Google's new maneuver against the free internet

Terminal Velocity

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There is this synopsis from the Github:

And then there is this article ranting about it:

I don't understand all the arguments but what I make out of it is that Google will impose restrictions to operating systems and browsers, there will be approved machines and not approved machines, In short (if this goes in full effect in the future) if you want to use the internet, Google must like you first, your OS, your browser, your extensions and you as a person.

What do you think of it?
 


There is this synopsis from the Github:

And then there is this article ranting about it:

I don't understand all the arguments but what I make out of it is that Google will impose restrictions to operating systems and browsers, there will be approved machines and not approved machines, In short (if this goes in full effect in the future) if you want to use the internet, Google must like you first, your OS, your browser, your extensions and you as a person.

What do you think of it?
I mostly use Firefox with DuckDuckGo. Google can sit and spin.
 
Google only got the power to do this because most people use Chromium based browsers causing Google to own most of the web-browser market.
Hopefully the EU and other governments will prevent Google from going through with it.
 
Good article's Terminal Velocity, enjoyed the education:-:)
We should be able to use whatever browser and os we want.

If, like the article says, that engineers and executives at Google are attempting to dismantle what makes the web the web {it wouldn't surprise me} then, this is an action IMO, that should have serious consequences.
 
The thing that worries me is that Google moves at a faster pace than the Legal System does, by the time the courts get around to dismantling this operation, it might have already been in operation for some time, maybe even years, causing untold amounts of damage to the free web.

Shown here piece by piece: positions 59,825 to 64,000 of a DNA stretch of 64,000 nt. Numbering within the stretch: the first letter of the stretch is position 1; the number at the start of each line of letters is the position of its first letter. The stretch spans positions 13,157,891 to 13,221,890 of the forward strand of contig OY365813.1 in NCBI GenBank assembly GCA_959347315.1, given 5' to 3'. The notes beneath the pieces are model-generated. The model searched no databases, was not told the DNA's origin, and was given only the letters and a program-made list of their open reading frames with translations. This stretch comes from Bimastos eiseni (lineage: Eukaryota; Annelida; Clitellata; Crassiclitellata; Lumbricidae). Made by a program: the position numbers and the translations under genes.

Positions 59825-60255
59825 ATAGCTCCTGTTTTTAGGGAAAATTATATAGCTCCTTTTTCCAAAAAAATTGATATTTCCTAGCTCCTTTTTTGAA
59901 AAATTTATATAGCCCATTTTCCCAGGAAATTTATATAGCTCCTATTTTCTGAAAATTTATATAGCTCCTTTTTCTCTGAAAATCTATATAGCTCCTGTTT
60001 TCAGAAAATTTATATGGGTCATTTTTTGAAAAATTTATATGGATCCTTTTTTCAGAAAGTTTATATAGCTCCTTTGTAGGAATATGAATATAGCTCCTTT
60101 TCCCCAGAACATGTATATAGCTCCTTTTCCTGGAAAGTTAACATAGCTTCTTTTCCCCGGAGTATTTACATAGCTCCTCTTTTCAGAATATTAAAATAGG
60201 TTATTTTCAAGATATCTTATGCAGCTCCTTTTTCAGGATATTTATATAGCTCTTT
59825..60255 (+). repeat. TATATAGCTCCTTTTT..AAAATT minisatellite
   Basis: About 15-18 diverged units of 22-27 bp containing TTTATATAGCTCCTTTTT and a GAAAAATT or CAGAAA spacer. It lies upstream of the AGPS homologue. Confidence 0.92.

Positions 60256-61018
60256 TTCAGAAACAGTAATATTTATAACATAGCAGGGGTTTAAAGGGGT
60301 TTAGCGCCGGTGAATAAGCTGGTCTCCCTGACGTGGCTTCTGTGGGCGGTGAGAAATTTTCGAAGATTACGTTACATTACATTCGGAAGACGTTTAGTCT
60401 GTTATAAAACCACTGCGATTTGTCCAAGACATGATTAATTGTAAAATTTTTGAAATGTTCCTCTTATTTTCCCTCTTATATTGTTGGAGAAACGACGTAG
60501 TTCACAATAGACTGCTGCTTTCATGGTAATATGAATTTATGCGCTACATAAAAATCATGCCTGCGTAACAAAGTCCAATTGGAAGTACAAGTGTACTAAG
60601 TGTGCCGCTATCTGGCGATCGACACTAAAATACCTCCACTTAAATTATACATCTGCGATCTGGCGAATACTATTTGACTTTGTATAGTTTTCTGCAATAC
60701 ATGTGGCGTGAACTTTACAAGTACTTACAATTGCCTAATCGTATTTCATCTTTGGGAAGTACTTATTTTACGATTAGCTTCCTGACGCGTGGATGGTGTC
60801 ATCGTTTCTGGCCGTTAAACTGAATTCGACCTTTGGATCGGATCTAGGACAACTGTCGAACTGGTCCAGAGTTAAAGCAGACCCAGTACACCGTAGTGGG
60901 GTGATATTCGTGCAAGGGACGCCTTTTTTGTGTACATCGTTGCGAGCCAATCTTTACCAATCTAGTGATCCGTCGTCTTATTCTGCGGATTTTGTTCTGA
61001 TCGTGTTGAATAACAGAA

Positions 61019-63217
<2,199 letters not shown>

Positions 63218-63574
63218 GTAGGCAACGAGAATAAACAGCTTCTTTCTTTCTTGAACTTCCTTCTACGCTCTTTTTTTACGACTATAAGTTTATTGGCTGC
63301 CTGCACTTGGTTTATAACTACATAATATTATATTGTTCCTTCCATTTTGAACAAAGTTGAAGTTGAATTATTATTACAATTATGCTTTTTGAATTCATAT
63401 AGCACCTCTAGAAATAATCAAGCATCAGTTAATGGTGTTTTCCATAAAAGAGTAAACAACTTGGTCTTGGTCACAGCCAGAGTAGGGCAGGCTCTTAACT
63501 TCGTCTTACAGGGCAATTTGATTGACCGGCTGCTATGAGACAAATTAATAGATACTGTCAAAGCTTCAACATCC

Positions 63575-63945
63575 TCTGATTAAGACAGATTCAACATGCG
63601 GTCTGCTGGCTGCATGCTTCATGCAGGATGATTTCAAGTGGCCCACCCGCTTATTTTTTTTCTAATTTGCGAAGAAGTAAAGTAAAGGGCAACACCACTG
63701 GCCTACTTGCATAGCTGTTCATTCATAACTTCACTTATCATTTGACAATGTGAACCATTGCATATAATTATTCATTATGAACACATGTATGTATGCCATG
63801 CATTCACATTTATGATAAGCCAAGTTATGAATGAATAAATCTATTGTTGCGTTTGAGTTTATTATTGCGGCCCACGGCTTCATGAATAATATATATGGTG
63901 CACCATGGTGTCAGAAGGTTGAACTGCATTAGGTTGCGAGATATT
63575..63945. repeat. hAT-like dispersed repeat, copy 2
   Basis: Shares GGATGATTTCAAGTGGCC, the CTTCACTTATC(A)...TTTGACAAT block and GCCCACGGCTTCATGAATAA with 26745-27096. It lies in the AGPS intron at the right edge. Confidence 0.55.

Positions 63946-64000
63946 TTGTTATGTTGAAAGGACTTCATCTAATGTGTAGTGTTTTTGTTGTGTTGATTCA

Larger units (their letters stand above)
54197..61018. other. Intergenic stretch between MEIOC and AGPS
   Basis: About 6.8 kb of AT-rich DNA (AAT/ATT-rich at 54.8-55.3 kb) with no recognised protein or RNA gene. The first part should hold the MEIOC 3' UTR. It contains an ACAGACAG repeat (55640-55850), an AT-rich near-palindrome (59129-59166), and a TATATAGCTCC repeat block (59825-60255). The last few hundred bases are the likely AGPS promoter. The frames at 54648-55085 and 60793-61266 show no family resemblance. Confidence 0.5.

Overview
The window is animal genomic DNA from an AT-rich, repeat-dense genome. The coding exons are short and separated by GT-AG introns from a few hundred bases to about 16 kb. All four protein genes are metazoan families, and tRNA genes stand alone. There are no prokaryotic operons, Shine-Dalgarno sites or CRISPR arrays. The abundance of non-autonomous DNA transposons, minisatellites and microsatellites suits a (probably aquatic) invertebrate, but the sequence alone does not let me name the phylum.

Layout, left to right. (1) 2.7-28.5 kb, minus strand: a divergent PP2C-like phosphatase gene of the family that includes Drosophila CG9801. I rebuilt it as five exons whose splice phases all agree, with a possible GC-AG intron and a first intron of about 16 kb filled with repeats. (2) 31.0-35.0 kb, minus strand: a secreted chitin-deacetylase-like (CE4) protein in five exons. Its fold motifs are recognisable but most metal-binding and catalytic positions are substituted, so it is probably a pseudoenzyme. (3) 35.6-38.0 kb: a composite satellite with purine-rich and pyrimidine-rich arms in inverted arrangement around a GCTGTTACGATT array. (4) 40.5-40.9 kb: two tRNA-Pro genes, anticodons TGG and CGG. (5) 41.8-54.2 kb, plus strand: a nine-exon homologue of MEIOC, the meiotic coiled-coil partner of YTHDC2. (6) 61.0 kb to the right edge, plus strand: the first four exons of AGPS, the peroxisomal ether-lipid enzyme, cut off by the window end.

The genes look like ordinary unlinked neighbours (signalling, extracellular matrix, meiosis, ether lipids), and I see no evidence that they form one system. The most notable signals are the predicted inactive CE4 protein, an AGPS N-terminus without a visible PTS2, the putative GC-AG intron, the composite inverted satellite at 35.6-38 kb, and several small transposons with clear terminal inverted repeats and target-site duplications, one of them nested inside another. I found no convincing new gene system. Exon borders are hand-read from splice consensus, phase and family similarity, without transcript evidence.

When I first learned about this, a call to action was made to call one's representatives with these concerns, but seeing as I do not live in the United States, my reach is very limited.
 
The thing that worries me is that Google moves at a faster pace than the Legal System does, by the time the courts get around to dismantling this operation, it might have already been in operation for some time, maybe even years, causing untold amounts of damage to the free web.

When I first learned about this, a call to action was made to call one's representatives with these concerns, but seeing as I do not live in the United States, my reach is very limited.
I'm guessing here:-
Would this be a matter for the Federal Communication Commission?

One can file a complaint online here in the United States.
 
The thing that worries me is that Google moves at a faster pace than the Legal System does,
And even if fines were to be given by governments it wouldn't do much because they have been pocket change so far each time for companies like Google, Facebook, Apple and Microsoft, etc.
 
That's a good one...
The EU has done more for privacy lately than most other governments, even though they have made some bad decisions but I'll leave it at that to prevent breaking the forum rules.
 
I mostly use Firefox with DuckDuckGo. Google can sit and spin. Google's recent move raises concerns about the future of a free internet. The push towards restricting certain content access has sparked debates on digital freedom. In the midst of these changes, consider leveraging the power of social media, buy facebook likes likes for the average user isn't just about popularity; it's a strategic move. Boosting engagement on your posts can counterbalance the challenges posed by evolving internet dynamics. It's a simple yet effective way for users to amplify their online presence, ensuring that their content remains visible and influential amid a shifting digital landscape.
It's important to stay up-to-date and involved in conversations surrounding internet regulations, net neutrality, and the influence of big tech companies on our online experiences. It's worth keeping in mind that Google doesn't hold all the power when it comes to shaping the internet. Ongoing debates highlight the need for a more open and competitive online environment, where users have a variety of options and monopolistic practices are avoided.